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Thursday, 1 November 2012
Page: 8753


Senator RUSTON (South Australia) (11:39): I too rise to speak to the Environment Protection and Biodiversity Conservation Amendment (Making Marine Parks Accountable) Bill 2012. Firstly, I put on the record that, like all my coalition colleagues, I strongly support the role of government in ensuring the conservation of our nation's natural resources and the protection of the environment for the benefit and enjoyment of everybody in Australia. It seems a pity that the government either misunderstands this role or is deliberately misdirecting it to satisfy the extreme protectionist views of groups that care nothing about the massive benefits that flow to society from the sustainable harvest of these resources.

I support the establishment of marine parks, reserves, protected areas and even no-take zones where necessary, but they must be based on addressing identified threats and demonstrate that they are dealing in a cost-effective way with the processes that constitute these threats. We have a number of national and international agreements that outline how we should be handling this, including the EPBC Act itself, but we see none of that in the approach that has been taken by this government to marine parks. What we see is a government that is prepared to chuck out the window everything, including these intergovernmental agreements, and things that for the last 20 years have been established as protocols. If you have a look at the agreement between the Commonwealth and the states, it actually states that action must not be disproportionate to the significance of the environmental problem.

It appears as if there really is very little in the way of environmental problems associated with fishing that cannot be dealt with under the current traditional fisheries management techniques. Closing off large areas of fishing when there are no identifiable threats associated with that fishing does not make a great deal of sense. We need to get back to the basics of applying some of these precautionary approaches to how we deal with the issues instead of taking emotional, reactionary ones. It is a case of making policy on the run, and I think it is probably designed to appease extremists and to hoodwink the masses.

The additional no-take zones proposed in the current plans do not represent unique ecosystems threatened in any way by fishing. The environmental benefit of closing those areas is likely to be absolutely nothing. There may be more fish in these areas if we do it, and there might be bigger fish swimming around inside these marine areas, but that will be at the expense of seafood production and it will be a great loss to the recreational fishing industry as well.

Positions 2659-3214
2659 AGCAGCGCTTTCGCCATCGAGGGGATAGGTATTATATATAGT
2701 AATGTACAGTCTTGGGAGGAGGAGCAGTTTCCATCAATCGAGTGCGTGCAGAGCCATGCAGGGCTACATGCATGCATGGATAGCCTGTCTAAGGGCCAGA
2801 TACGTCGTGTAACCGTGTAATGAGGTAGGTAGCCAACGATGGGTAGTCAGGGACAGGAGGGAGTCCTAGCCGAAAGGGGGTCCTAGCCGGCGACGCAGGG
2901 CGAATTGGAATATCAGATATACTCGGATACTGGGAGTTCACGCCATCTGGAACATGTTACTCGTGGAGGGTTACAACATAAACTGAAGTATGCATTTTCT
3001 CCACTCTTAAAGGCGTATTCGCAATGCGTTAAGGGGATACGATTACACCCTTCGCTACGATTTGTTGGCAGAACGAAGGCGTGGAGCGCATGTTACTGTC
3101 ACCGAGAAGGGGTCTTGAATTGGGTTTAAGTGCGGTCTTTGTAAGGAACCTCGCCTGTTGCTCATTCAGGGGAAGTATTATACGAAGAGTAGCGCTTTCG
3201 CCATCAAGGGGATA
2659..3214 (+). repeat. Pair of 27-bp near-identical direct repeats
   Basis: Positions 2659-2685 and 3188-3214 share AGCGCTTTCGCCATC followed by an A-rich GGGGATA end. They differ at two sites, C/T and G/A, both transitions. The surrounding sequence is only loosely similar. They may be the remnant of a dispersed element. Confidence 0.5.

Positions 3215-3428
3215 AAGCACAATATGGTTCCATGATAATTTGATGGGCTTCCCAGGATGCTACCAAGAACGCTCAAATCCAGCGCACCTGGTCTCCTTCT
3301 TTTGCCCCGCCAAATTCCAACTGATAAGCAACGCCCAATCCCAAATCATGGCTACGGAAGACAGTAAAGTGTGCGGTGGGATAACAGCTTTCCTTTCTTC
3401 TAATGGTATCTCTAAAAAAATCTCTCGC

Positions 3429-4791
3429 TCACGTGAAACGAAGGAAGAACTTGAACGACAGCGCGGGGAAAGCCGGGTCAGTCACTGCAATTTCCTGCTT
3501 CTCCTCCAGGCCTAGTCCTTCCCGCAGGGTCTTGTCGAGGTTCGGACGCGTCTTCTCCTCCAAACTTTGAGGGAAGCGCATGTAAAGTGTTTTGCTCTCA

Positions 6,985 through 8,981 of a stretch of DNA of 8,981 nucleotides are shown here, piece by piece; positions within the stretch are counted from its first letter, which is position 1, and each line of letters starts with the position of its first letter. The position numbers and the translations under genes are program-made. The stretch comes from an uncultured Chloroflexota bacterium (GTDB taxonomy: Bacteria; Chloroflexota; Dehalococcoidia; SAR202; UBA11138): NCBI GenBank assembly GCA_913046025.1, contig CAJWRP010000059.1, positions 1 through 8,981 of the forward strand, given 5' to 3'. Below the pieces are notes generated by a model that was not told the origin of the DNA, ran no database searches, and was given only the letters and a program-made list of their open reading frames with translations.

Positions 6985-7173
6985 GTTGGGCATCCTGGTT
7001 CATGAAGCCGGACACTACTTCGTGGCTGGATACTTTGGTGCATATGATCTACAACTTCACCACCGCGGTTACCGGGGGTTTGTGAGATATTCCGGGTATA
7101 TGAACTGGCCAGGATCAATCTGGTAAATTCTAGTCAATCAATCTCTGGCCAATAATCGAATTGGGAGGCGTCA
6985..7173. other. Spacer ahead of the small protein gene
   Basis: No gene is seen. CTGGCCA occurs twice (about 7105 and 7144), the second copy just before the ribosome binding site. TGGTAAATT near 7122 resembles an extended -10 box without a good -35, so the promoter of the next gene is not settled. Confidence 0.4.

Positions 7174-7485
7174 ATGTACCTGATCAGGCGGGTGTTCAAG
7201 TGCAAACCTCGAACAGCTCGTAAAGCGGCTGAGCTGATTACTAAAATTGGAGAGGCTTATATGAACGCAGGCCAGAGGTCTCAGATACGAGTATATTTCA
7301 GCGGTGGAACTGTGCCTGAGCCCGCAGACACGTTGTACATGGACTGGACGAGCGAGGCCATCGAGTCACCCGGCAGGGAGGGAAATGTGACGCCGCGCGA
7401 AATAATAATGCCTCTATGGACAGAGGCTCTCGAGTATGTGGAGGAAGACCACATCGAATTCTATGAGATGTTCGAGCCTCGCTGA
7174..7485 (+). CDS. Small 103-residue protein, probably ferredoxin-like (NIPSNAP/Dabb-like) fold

Not a single species in Australian marine waters is threatened or has been made extinct as a result of fishing, and our fisheries are ranked among the best in the world in terms of sustainable management. The enforcement costs of establishing these zones, which run up to 200 kilometres off the coast of Australia, are absolutely massive—and for what benefit? It really does appear to be nothing more than satisfying the hardcore left-wing Greens who seem to be holding this government to making some decisions that certainly are not in the best interests of Australia and particularly our fisheries.

There is no doubt that there are some things that are possibly threatening our marine environment at the moment, things like: the southern seastar that we see in Tasmanian waters, zebra mussels in the Northern Territory, and even the Caulerpa weed in South Australia, to name a few. There are substantial impacts from things like pollution and environmental run-off, coastal developments in some regions, and so on. These are real threats and they need to be addressed. But the idea of addressing these threats by closing down huge areas to fishing seems a little preposterous, because we would be closing down and damaging a whole heap of our industries and addressing the problem not at all. We saw this in the recent 20-year report on the Great Barrier Reef Marine Park which showed that the reef was declining due to the effects of run-off and changing conditions—despite it being the largest marine park and sanctuary zone in the world. These are not just views that I am putting forward. The coalition supports this position, the commercial fishing sector supports this position, and regional communities support this position.

In my home state of South Australia, the Liberal Party strongly supports the protection of our marine assets. In fact it was Liberal Party back in the 1990s that first floated the idea of marine parks. And going back to the 2002 state election, it was the Liberal Party who committed to establishing marine parks. What we do not support is the way in which these sanctuary zones are determined. We do not support the process to determine those sanctuary zones because the process is fundamentally flawed. It is fundamentally flawed because it has not followed the established protocol for arranging protection zones within a marine park. Marine park protection zones need to be based on identified, scientifically evaluated threats to marine biodiversity and the response must be proportionate to that threat. Where are the threats from fishing? We want the government to start addressing this issue of no-take sanctuary zones on a threats basis because if we do not we are going to see it costing us jobs. It is going to cost us regional communities, it is going to cost us exports, it is going to reduce our food production, it is going to hurt our recreational and commercial fishing sectors and it is going to cost taxpayers millions and millions of dollars in enforcement and management fees.